Help for New Vegetable Gardeners

January 17, 2016 lawanda Newspaper Columns

People plant vegetable gardens for many reasons – for exercise, to save money, to get outdoors, for relaxation, for better nutrition, to have control over their food supply, and to teach children.  Are you ready to plant your first vegetable garden?  Nothing matches the thrill you’ll feel the first time you eat a vegetable you’ve grown yourself!

Find a spot that gets at least six hours of sun a day.  More than six hours is even better.  You’ll need a water source and a few basic tools.  A hoe and a trowel are probably the most important.

Start small.  If this is your first garden, and you are unsure of how much time and effort it will take, the last thing you want is to find that you can’t keep up with it and become discouraged.  You can always enlarge it next year.

Choose vegetables your family likes to eat, and perhaps one that is new to you.  Seeds are easy to plant and clear instructions are found on every seed packet as to how deep and how far apart to plant the seeds as well as when to plant in relation to the last frost date.  May 10 is the average last frost date for our area.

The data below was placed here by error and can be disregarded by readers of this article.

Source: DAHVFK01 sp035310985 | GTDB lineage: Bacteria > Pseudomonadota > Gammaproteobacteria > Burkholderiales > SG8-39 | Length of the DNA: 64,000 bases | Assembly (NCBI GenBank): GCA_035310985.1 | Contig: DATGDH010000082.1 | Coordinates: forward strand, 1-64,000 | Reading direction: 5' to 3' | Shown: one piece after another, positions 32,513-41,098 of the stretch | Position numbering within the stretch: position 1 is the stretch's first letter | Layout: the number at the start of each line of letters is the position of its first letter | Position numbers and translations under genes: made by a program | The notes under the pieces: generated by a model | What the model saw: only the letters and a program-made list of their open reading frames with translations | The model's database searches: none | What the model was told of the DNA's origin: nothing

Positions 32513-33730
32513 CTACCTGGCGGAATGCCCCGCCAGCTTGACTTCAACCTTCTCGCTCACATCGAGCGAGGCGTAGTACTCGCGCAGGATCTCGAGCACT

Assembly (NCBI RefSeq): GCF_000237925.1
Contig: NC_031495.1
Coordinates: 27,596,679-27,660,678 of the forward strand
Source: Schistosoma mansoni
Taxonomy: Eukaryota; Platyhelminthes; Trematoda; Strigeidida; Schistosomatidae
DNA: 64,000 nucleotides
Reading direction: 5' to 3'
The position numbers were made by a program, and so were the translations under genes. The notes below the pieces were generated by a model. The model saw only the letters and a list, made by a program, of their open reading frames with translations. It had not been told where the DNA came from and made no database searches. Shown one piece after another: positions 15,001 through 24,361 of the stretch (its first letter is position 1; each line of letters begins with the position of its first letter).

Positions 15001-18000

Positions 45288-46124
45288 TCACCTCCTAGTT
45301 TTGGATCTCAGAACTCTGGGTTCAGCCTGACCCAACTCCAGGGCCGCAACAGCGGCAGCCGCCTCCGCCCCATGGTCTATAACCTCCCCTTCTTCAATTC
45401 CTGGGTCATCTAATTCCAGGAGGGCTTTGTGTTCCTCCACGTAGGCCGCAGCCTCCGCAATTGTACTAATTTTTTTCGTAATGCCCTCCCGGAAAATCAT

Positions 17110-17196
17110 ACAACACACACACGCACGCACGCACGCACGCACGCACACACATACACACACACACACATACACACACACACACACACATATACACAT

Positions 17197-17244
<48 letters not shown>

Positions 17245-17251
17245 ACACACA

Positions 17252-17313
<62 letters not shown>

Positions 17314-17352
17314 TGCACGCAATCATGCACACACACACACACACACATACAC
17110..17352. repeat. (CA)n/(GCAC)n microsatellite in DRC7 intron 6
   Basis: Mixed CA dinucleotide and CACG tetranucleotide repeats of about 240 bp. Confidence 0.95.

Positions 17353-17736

Use your hoe to make a trench in the soil at the specified depth, lay the seeds in the trench, cover them with soil and use the flat part of the hoe to pat the soil firmly atop the seeds.  Keep the soil moist until the seeds germinate.

An alternative to planting seeds is to buy vegetable seedlings from the nursery.  Use a trowel to dig a hole in the soil and place the plants at the same level that they were in the nursery pots.  Gently firm the soil around each plant with your hands and water well.

If you are nervous about committing to a whole new vegetable garden, start by borrowing some space in an existing flower bed and plant a few vegetable seeds.  Or plant seeds or seedlings in containers.  Be sure to keep them well-watered as plant roots can’t search deep into the ground to find water when they are contained in a pot.

For help along the way, or to learn more before you begin, there are three books I recommend:  Wisconsin Garden Guide by Jerry Minnich, The Garden Primer by Barbara Damrosch, and The Big Book of Gardening Skills by the Editors of Garden Way Publishing.  These three and many more are available through the Winnefox Library System and from www.amazon.com.  You can also find help from one of the 121 UW-Extension Master Gardeners in Winnebago County, gardening magazines, your neighbors, and the internet.  Be sure that advice you get from books, magazines or the internet is coming from Midwest sources.  Plants, timing and even techniques vary tremendously depending on climate.

Fruits and vegetablesGardening techniques and tools


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